Milwaukee, Waukesha County leaders urge residents to 'Recycle Right' to reduce contamination

MILWAUKEE -- It is a messy problem -- but community leaders say there is no way around it. Officials with the City of Milwaukee and Waukesha County have a big problem with garbage -- specifically, recyclable material.

City and county officials in Milwaukee and Waukesha counties are encouraging residents to help reduce contamination by teaching them to “Recycle Right” in their curbside carts and bins this summer.

"So two of our largest export partners, places where we would send tons and tons and tons of our recycling, are now saying either one -- we don't want it, or it better be a lot more pure," said Milwaukee Mayor Tom Barrett.

There is concern that our reusable material is becoming, well, less usable.

"We get about 300 tons a day to be sorted and processed in an eight to ten-hour shift," said Analiese Smith, solid waste supervisor.

Looking at a mountain of trash, employees say over the years more and more material that cannot be recycled is finding its way to the factory floor.

"A lot of people, they throw something in their recycling cart and they think that's the end, it's over. But for us, it's really the beginning," Smith said.

The results -- trash ends up in machines intended for recycled product -- and that is a costly problem.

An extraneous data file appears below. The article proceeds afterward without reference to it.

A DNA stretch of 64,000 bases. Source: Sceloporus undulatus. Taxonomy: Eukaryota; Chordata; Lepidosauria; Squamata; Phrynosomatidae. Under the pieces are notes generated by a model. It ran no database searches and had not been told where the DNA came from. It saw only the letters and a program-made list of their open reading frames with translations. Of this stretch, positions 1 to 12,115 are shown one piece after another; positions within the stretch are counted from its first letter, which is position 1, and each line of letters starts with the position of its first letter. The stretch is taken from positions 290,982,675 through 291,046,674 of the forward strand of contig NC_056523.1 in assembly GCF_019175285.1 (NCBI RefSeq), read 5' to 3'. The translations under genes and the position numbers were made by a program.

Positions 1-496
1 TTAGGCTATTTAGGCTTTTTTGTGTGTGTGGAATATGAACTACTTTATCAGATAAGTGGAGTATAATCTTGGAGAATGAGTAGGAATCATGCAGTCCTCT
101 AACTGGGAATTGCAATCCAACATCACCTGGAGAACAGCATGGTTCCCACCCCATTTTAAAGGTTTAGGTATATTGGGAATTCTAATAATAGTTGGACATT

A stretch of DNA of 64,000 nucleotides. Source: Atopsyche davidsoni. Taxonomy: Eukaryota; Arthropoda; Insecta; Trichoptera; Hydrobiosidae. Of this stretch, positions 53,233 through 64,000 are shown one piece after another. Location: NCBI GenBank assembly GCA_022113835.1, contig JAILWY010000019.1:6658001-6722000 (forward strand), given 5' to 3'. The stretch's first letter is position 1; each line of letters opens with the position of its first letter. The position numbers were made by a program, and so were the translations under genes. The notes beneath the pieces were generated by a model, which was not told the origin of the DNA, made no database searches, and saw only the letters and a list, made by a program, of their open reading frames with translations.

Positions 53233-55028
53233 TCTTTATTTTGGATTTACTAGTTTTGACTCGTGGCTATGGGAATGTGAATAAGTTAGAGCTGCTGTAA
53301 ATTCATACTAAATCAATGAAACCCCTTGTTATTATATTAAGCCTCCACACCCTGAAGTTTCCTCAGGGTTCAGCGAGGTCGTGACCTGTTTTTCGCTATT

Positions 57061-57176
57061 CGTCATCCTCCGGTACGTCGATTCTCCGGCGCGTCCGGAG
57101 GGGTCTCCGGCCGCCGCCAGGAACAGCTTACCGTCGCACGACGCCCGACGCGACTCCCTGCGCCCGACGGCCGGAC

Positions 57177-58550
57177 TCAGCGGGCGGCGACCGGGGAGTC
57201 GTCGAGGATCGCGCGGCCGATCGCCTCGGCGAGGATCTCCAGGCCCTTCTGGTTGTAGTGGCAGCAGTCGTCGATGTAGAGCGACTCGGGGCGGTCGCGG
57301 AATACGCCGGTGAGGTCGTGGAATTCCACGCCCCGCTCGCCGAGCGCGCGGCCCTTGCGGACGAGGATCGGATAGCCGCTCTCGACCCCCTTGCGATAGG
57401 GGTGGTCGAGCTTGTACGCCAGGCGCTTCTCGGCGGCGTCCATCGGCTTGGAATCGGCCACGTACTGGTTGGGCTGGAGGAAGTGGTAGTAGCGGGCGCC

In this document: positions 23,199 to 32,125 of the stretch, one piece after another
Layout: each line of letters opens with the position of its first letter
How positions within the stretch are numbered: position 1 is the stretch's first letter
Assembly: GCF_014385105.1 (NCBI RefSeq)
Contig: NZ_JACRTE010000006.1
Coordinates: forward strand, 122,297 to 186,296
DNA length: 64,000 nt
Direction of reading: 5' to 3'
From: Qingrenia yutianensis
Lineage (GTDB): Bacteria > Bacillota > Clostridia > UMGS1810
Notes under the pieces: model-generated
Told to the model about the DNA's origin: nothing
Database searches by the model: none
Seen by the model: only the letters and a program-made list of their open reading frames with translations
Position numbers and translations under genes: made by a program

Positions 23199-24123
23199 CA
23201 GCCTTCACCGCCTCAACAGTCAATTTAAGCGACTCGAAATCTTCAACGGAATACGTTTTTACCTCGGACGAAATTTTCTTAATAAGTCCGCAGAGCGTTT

"So every percent of contamination at this facility costs us annually $30,000," Smith said. "We have a lot of spinning discs, and when plastic bags wrap around the equipment people have to put on harnesses and climb on the equipment several times a day."

What is the answer? The joint Curbside Recycling Guide developed collaboratively between the City of Milwaukee and Waukesha County will help educate residents about acceptable and unacceptable items. By knowing the acceptable recyclables the facility hopes to reduce the unacceptable items being placed into curbside containers, such as plastic bags and bagged recyclables, scrap metal and other potentially hazardous items such as propane tanks. Focusing on education will help improve the economic and environmental sustainability of the recycling program.

"The more pure clean recyclables we can get, the better it is for those markets, as well as the safety of our employees," Smith said.

Residents can learn more about Joint Materials Recovery Facility (MRF) and can download the new Curbside Recycling Guide at or They can learn about the statewide effort to “Recycle Right” at